Waste management is becoming one of the critical issues in Ghana in recent years. Despite the environmental and sanitation policies, waste is currently a public menace in all cities and in Ghana. Following recent incidents in Ghana, such as the cholera outbreak which claimed over 100 lives and the June 6th disaster which claimed about 150 lives – one of the most highly recognized environmental disasters in Ghana, waste management can clearly be noticed as a public hazard which needs immediate attention.
Waste residues gets into contact with human through dermal, inhalation and ingestion. In Ghana, all these points of contact pose a threat to the health of citizens. Inappropriate and indiscriminate waste discharge and disposal in Ghana increases the vulnerability of exposure of people to contaminants. Among the three known ways of human contact with pollutants, the least recognized and prioritized in Ghana is inhalation.
There has been a great effort by Ghana Standard Boards, Environmental Protection Agency and other creditworthy departments to set limits of emissions for some industrial and commercial activities. Regardless of this effort, some industries emissions are unregulated – making it difficult to monitor. Soap making, wood processing and chemical storage facilities usually add to air pollution in communities. Faulty cars freely ride on our roads releasing abnormal exhaust fumes. Wood dust, ash and dust from road construction in air is common in Ghana. These pollutants pose a health risk, potentially induce the formation of acid rain and impart on climate change.
Domestic waste in Ghana are usually dumped off at a designated site provided by environmental health officers in the district or community – mostly dumping refuse attracts a fee. With the recent increase in the usage of plastics, people produce more waste than usual and try to escape the fee of dumping their rubbish. With even the few who continuously abide by law and dump at the right place, these designated sites usually overfill before their assigned time of processing or transfer to a landfill site due to increase in waste. When this happens, community folks have it as a habit of handling waste inappropriately – dumping in bushes, drainage systems and water bodies or commonly burning it openly in public which generates an unpleasant smelling air in the environment. With low literacy, most community dwellers are ignorant about the health implications of inhaling such polluted air.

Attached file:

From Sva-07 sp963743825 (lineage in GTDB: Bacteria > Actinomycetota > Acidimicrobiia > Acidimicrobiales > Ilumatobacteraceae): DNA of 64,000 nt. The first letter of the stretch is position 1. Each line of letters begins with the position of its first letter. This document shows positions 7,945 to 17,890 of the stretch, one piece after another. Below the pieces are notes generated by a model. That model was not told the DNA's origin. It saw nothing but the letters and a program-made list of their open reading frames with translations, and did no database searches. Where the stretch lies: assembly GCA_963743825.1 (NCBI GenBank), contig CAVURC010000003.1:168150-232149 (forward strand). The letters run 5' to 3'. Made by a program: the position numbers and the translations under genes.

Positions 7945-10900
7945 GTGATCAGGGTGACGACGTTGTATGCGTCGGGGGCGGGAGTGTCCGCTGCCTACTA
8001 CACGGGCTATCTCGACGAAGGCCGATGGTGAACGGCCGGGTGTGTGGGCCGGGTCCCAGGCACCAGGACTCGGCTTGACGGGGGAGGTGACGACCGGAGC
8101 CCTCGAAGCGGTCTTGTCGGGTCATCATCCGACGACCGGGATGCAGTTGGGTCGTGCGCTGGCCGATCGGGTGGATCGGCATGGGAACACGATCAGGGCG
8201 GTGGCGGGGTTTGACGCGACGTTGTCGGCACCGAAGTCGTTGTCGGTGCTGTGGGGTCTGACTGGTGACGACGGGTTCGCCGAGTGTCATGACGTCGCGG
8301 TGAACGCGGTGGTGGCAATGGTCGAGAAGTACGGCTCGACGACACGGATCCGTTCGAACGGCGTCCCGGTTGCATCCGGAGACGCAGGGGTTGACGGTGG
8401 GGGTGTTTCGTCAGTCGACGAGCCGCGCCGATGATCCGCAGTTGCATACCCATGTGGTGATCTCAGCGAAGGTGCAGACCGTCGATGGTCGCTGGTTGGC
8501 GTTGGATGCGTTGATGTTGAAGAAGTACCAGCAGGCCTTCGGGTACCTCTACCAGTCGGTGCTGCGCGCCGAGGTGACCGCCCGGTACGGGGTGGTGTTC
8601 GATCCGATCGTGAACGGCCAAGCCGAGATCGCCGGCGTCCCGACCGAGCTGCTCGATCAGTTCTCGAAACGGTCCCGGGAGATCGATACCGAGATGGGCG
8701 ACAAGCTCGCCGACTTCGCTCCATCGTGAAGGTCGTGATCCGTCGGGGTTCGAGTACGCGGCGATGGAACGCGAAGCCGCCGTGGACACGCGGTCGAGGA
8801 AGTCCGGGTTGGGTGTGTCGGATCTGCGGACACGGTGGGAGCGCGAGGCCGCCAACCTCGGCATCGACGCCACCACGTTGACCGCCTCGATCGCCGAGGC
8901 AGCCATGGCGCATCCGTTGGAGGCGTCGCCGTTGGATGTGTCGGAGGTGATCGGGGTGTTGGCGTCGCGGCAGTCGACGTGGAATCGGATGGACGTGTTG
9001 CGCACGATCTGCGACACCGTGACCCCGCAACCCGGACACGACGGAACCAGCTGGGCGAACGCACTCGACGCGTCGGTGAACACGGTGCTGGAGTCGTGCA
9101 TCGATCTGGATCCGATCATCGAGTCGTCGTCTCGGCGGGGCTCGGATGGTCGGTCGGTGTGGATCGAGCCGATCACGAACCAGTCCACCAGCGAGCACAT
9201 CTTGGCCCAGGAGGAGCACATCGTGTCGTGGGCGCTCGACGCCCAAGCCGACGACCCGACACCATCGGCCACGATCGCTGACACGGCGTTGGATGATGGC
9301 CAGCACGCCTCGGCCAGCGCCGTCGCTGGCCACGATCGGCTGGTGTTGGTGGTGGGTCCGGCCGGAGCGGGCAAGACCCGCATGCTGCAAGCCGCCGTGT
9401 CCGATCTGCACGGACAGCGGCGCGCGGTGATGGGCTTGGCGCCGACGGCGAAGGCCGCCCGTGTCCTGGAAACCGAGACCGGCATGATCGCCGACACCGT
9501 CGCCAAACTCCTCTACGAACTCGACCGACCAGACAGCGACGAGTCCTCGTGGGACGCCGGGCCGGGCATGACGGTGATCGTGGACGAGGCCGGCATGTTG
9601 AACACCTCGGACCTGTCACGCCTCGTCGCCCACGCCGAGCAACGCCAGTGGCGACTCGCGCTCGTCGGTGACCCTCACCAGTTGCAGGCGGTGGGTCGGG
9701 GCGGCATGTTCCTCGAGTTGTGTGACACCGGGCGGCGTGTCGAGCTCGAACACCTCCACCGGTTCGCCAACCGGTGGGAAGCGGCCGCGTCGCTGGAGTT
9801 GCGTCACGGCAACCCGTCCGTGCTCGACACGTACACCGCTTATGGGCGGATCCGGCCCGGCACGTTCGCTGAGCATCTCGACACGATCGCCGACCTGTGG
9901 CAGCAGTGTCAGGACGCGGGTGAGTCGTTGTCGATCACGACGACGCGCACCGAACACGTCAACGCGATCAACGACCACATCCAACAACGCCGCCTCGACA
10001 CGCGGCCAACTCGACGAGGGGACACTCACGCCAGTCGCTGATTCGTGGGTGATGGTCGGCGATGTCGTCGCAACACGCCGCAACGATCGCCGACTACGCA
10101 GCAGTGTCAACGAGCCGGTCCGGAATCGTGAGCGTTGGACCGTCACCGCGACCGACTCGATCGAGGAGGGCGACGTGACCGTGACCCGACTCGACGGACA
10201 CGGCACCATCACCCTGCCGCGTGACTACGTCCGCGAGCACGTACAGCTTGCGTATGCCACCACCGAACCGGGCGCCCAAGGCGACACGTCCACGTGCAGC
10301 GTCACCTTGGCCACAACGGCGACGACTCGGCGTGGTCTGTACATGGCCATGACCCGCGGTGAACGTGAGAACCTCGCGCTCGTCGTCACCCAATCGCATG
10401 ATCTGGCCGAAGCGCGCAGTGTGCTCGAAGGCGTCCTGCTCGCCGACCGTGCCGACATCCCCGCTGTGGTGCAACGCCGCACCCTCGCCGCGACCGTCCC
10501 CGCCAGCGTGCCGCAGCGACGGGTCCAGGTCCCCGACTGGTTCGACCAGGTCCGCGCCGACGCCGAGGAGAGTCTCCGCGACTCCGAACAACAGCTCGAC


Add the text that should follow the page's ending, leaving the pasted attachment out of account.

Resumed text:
It is known by few that open burning of refuse is unlawful, it still remain as one of the most contributing causes of air pollution in Ghana. Care takers at designated dumping site usually set fire to the “mountain” of waste to reduce its volume and enhance collection of waste of the subsequent days. However this pose a serious threat to human health, particularly, areas closer to these dumping sites. The refuse do not burn rapidly due to its moist and higher percentage of organic by-products. A continuous bad-smelling thick concentrated smoke then becomes the output of such exercise – flowing together with the direction wind towards inhabited areas. As a result, the air in nearby communities become polluted and hazardous for inhalation. Despite the bad smell of the site and the smog, inhabitants rarely complain and usually inhale comfortably.
In farming communities, agricultural waste such as rice husks are being burnt not disposed. Such products contain high carbon contents and thus, burning it releases carbon into the atmosphere which displaces oxygen content in the atmosphere. High rate of carbon inhalation also reduces the amount of haemoglobin available for carrying oxygen to the body tissue of humans which causes oxygen deficiency in body tissues. Aside the health implications, these pollutants arising from refuse burning, emissions from factories, wood dust and other diffuse sources greatly contribute to the formation of secondary pollutants in the atmosphere and depletion of the ozone layer.
There are no strong advocates and campaign against open incineration of waste and health implications of unregulated emissions eject into the atmosphere in Ghana. Though responsible agencies occasionally prosecute culprits under few circumstances, there is an urgent need for advocacy against such domestic and industrialized practices which pollutes the air we breathe and as well aid in the reduction of ozone depletion.